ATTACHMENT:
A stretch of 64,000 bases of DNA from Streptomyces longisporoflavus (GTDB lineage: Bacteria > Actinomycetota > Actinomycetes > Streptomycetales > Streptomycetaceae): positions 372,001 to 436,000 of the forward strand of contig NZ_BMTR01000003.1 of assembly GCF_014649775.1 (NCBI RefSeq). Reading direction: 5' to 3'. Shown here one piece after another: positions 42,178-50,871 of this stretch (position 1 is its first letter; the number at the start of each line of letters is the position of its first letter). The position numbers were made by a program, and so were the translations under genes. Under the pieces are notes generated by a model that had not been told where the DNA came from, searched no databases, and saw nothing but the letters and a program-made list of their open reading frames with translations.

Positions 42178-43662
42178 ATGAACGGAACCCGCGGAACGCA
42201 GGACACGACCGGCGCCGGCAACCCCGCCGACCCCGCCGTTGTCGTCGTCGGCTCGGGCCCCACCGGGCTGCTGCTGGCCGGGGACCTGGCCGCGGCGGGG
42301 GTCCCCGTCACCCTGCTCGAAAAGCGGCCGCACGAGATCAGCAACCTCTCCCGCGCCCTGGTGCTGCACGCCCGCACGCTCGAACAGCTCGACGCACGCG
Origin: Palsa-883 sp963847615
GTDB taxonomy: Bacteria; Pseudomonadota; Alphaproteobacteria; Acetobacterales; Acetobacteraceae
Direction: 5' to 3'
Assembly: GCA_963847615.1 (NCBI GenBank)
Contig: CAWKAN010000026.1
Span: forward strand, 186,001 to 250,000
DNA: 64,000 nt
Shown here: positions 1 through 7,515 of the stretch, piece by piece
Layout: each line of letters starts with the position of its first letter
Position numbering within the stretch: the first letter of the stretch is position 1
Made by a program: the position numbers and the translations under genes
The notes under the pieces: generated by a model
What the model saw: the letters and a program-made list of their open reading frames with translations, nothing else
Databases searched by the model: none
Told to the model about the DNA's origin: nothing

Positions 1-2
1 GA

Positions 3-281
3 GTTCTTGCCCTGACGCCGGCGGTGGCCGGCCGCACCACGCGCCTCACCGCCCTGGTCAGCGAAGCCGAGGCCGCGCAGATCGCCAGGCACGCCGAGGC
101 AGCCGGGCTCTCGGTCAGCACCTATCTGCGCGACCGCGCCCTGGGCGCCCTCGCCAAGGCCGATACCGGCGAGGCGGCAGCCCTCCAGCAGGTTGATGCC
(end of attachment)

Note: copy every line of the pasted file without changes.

A stretch of 64,000 bases of DNA from Streptomyces longisporoflavus (GTDB lineage: Bacteria > Actinomycetota > Actinomycetes > Streptomycetales > Streptomycetaceae): positions 372,001 to 436,000 of the forward strand of contig NZ_BMTR01000003.1 of assembly GCF_014649775.1 (NCBI RefSeq). Reading direction: 5' to 3'. Shown here one piece after another: positions 42,178-50,871 of this stretch (position 1 is its first letter; the number at the start of each line of letters is the position of its first letter). The position numbers were made by a program, and so were the translations under genes. Under the pieces are notes generated by a model that had not been told where the DNA came from, searched no databases, and saw nothing but the letters and a program-made list of their open reading frames with translations.

Positions 42178-43662
42178 ATGAACGGAACCCGCGGAACGCA
42201 GGACACGACCGGCGCCGGCAACCCCGCCGACCCCGCCGTTGTCGTCGTCGGCTCGGGCCCCACCGGGCTGCTGCTGGCCGGGGACCTGGCCGCGGCGGGG
42301 GTCCCCGTCACCCTGCTCGAAAAGCGGCCGCACGAGATCAGCAACCTCTCCCGCGCCCTGGTGCTGCACGCCCGCACGCTCGAACAGCTCGACGCACGCG
Origin: Palsa-883 sp963847615
GTDB taxonomy: Bacteria; Pseudomonadota; Alphaproteobacteria; Acetobacterales; Acetobacteraceae
Direction: 5' to 3'
Assembly: GCA_963847615.1 (NCBI GenBank)
Contig: CAWKAN010000026.1
Span: forward strand, 186,001 to 250,000
DNA: 64,000 nt
Shown here: positions 1 through 7,515 of the stretch, piece by piece
Layout: each line of letters starts with the position of its first letter
Position numbering within the stretch: the first letter of the stretch is position 1
Made by a program: the position numbers and the translations under genes
The notes under the pieces: generated by a model
What the model saw: the letters and a program-made list of their open reading frames with translations, nothing else
Databases searched by the model: none
Told to the model about the DNA's origin: nothing

Positions 1-2
1 GA

Positions 3-281
3 GTTCTTGCCCTGACGCCGGCGGTGGCCGGCCGCACCACGCGCCTCACCGCCCTGGTCAGCGAAGCCGAGGCCGCGCAGATCGCCAGGCACGCCGAGGC
101 AGCCGGGCTCTCGGTCAGCACCTATCTGCGCGACCGCGCCCTGGGCGCCCTCGCCAAGGCCGATACCGGCGAGGCGGCAGCCCTCCAGCAGGTTGATGCC